Well, here’s a paper that came out this week. It’s about proteases. The new part to me was that NAC is mucolytic and aggravates the injury. So reversing your insulin resistance with NAC might damage your gut … trade-offs, trade-offs.
Qin X et al. The Mucus Layer is Critical in Protecting Against Ischemia-Reperfusion-Mediated Gut Injury and in the Restitution of Gut Barrier Function. Shock. 2011 Mar;35(3):275-281. http://pmid.us/20856173.
 Most pesticide-contaminated vegetable? Celery. “This stalky vegetable tops the dirty list. Research showed that a single celery stalk had 13 pesticides, while, on the whole, celery contained as many as 67 pesticides.”
 Paleo cavities and chronic infections: Rhodesian Man, dated to between 125,000 and 300,000 BC, had cavities in ten upper teeth and pitting in his skull indicates he was probably killed by a chronic dental or ear infection. Paleo diets were not a cure-all for infectious disease. Via Melissa McEwen.
 Love in nature:
(Via Yves Smith)
 Vegan recovers health by eating animal foods: That’s not news. But she wrote a beautiful essay:
I wanted desperately for it to be right, for my ethics to outweigh my physiology.
Then she got death threats.
(Via Newmark’s Door)
 Shows how out of touch I am: If Richard Nikoley hadn’t blogged about it, I wouldn’t have known he has detractors. Whatever for? Has he been teasing the vegans again?
 Does the body have a fat mass setpoint? Pål Jåbekk of Ramblings of a Carnivore has a discussion of why the word “setpoint” may mislead. I agree – fat mass “equilibrium” or leptin “target” would probably be better words.
Pål objects to the setpoint language because he thinks it has encouraged a simple fat in / fat out mechanistic view of weight gain, and promotes a therapy of “starve and do insane amounts of exercise.” Pål suggests instead a lake metaphor:
When it comes to the body fat setpoint, I rather like the lake comparison. A lake can for those less informed seem to have a set point of water level. Despite rather large fluctuations in temperature, evaporation and water going into and out of the lake, the lake maintains it water level because the factors mostly responsible for the level influence each other. This does not mean that it is difficult to change the level, nor does it mean the lake “attempts to defend against change.” Build a damn dam and the water level will go up. Drain it, and the level goes down. It’s not very hard, you just have to push the right buttons.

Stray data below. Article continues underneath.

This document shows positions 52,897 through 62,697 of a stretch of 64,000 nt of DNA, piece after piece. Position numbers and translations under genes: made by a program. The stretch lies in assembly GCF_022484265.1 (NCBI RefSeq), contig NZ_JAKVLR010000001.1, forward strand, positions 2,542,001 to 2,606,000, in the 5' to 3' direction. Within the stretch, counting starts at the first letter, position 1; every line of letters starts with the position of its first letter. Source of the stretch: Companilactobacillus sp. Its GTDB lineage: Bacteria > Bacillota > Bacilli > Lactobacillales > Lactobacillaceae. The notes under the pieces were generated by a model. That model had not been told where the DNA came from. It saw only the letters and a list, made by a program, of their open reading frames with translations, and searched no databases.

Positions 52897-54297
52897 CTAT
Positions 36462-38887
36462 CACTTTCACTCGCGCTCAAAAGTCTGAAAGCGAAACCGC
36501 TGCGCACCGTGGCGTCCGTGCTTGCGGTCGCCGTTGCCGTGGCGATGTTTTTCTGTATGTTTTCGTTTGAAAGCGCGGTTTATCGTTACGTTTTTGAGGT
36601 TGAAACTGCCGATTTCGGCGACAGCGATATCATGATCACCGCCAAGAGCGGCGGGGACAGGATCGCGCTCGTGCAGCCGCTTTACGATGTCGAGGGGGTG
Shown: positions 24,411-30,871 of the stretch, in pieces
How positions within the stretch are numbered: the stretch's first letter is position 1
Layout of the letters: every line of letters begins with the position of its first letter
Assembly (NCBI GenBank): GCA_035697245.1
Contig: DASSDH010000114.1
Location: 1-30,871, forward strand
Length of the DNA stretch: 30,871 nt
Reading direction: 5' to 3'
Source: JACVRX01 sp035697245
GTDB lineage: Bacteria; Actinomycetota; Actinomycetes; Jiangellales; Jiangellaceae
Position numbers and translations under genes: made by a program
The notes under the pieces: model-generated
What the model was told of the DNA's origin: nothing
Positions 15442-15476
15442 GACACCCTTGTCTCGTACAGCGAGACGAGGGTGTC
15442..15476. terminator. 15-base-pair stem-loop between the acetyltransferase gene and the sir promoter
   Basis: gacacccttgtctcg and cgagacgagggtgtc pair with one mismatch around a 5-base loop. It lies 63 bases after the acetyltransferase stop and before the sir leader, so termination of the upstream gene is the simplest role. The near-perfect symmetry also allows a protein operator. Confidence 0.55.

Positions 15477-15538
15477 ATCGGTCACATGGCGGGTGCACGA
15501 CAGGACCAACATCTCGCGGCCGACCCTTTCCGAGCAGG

I like this metaphor because it expresses the equilibrium concept – fat mass is in equilibrium the way water in the lake is in equilibrium; the equilibrium can change. On the other hand, the way to adjust water level is to reduce water in and increase water out. Doesn’t this metaphor promote the calories in / calories out view? And isn’t that the view that suggested the failed “starve and do insane amounts of exercise” weight loss regimen?
My conclusion: Semantic disagreements can be hard to resolve!
(Note to readers: For our thoughts on how to lose weight, peruse the “Weight Loss” category).
 Weekly video: The Cleveland zoo discovers that gorillas get healthier when they eat natural foods instead of sugary biscuits. This is a revelation to zoology:
(Via John Durant)